rabble blogs are the personal pages of some of Canada's most insightful progressive activists and commentators. All opinions belong to the writer; however, writers are expected to adhere to our guidelines. We welcome new bloggers -- contact us for details.

Horwath in heels

A friend of mine is fond of saying that if you need evidence of patriarchy, you need look no further than high-heeled shoes.

It's that thinking that spawned yesterday's Walk a Mile in her Shoes action, in which feminist-friendly men strapped on a pair of pumps at Younge and Dundas in Toronto and teetered painfully down the street in solidarity with ending violence against women.

So it seems curious, then, that the Ontario NDP would choose to unveil a new ad which features orange high heels to boost their electoral chances following Andrea Horwath's impressive debate performance earlier this week. It's not the first time the ONDP have flirted, so to speak, with this approach. Why a political party which professes to be grounded in feminist principles would choose to represent themselves with so limiting an image of female beauty; or, indeed, why the only female leader in the Ontario provincial election needs to frame her appeal to voters in terms of her sexual attractiveness (to heterosexual men), is beyond me.

I don't suppose more pressing symbols of femininity, like say, an orange paystub or an orange child-care worker, are likely to show up in future ONDP campaigns. What's next? Orange lipstick? Actually, probably.

Andrea Horwath is a strong, principled leader who doesn't need corporate branders or PR cabals coming up with anti-feminist pop images to win an election. If the ONDP believes that the only way to make progressive policies attractive is to dress them up in heels, then not only has the party failed to present themselves as an alternative to the old boys club ruling parties (ironically the precise objective the ads are trying to achieve), they risk betraying the activists and volunteers who have spent decades fighting patriarchal conventions only to see the only party they could call home embrace them.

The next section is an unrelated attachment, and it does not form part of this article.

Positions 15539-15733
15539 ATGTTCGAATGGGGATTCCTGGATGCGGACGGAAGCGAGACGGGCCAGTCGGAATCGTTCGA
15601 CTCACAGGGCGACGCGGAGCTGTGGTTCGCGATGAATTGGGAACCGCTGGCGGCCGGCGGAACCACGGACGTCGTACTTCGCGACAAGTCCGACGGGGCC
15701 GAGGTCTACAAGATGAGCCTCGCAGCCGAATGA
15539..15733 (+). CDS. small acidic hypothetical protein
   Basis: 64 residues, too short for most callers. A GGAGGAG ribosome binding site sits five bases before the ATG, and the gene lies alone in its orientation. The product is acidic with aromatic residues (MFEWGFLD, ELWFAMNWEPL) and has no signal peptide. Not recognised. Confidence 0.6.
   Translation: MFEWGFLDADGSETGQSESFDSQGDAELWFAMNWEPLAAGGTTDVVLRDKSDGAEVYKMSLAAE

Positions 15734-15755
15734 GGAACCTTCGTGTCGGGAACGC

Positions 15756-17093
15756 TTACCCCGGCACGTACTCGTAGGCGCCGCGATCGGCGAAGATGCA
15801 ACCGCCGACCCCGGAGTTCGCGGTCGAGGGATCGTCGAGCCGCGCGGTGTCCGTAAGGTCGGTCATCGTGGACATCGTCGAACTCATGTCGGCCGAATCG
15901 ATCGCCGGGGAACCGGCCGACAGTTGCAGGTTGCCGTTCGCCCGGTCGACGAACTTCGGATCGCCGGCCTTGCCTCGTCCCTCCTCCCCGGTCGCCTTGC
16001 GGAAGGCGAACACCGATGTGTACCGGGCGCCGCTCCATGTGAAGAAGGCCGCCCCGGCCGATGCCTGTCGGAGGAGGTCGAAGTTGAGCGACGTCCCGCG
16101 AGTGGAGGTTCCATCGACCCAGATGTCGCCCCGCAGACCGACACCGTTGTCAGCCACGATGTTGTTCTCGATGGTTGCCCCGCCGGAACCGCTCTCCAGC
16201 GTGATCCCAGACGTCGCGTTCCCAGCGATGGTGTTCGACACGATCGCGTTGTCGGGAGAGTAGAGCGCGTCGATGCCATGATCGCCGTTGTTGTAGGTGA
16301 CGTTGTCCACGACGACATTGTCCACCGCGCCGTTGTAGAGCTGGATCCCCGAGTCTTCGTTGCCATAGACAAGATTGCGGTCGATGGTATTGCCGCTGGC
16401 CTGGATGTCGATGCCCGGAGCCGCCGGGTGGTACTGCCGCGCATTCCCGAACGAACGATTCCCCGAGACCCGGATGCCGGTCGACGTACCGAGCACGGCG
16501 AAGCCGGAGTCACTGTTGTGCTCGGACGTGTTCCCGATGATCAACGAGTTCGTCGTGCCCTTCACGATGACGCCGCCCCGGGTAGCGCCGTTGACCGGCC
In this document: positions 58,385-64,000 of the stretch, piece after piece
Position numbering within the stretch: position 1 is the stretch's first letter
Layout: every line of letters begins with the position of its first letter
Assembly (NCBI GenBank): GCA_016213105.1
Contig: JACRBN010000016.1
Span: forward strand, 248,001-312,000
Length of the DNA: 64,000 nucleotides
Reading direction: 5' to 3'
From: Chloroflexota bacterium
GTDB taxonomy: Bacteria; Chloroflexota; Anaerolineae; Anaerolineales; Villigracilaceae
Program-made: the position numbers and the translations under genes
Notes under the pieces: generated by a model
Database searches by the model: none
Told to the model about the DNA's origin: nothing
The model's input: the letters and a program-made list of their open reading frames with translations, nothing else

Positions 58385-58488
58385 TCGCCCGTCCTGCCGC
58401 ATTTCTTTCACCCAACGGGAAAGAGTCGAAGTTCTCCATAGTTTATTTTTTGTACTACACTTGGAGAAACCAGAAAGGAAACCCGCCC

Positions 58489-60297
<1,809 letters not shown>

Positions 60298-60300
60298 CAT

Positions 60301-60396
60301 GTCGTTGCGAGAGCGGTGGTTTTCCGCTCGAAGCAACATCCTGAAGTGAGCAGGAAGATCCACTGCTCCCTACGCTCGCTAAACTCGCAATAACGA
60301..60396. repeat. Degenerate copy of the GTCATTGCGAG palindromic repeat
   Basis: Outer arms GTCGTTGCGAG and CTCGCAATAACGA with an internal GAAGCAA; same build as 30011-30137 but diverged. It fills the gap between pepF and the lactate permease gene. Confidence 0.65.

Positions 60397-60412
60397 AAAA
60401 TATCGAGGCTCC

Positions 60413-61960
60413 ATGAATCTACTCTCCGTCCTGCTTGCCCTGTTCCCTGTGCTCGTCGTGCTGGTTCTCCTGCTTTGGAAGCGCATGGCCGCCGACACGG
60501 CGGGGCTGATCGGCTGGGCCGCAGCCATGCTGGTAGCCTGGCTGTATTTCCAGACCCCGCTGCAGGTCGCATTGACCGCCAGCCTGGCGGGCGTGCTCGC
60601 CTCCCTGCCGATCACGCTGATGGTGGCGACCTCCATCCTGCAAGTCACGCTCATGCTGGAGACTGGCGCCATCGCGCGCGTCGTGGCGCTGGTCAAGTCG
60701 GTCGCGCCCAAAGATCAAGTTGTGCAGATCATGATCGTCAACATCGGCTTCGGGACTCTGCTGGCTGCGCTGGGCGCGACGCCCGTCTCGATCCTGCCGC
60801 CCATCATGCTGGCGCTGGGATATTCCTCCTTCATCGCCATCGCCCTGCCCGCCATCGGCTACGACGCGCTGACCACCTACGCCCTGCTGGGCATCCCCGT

Whether you wear high heels or not, the ONDP will mobilise the people of Ontario not through cheap (and troublesome) gimmicks, but through their policies, conviction and courage. Kick off your heels, Andrea.

Thank you for reading this story…

More people are reading rabble.ca than ever and unlike many news organizations, we have never put up a paywall – at rabble we’ve always believed in making our reporting and analysis free to all, while striving to make it sustainable as well. Media isn’t free to produce. rabble’s total budget is likely less than what big corporate media spend on photocopying (we kid you not!) and we do not have any major foundation, sponsor or angel investor. Our main supporters are people and organizations -- like you. This is why we need your help. You are what keep us sustainable.

rabble.ca has staked its existence on you. We live or die on community support -- your support! We get hundreds of thousands of visitors and we believe in them. We believe in you. We believe people will put in what they can for the greater good. We call that sustainable.

So what is the easy answer for us? Depend on a community of visitors who care passionately about media that amplifies the voices of people struggling for change and justice. It really is that simple. When the people who visit rabble care enough to contribute a bit then it works for everyone.

And so we’re asking you if you could make a donation, right now, to help us carry forward on our mission. Make a donation today.

Comments

We welcome your comments! rabble.ca embraces a pro-human rights, pro-feminist, anti-racist, queer-positive, anti-imperialist and pro-labour stance, and encourages discussions which develop progressive thought. Our full comment policy can be found here. Learn more about Disqus on rabble.ca and your privacy here. Please keep in mind:

Do

  • Tell the truth and avoid rumours.
  • Add context and background.
  • Report typos and logical fallacies.
  • Be respectful.
  • Respect copyright - link to articles.
  • Stay focused. Bring in-depth commentary to our discussion forum, babble.

Don't

  • Use oppressive/offensive language.
  • Libel or defame.
  • Bully or troll.
  • Post spam.
  • Engage trolls. Flag suspect activity instead.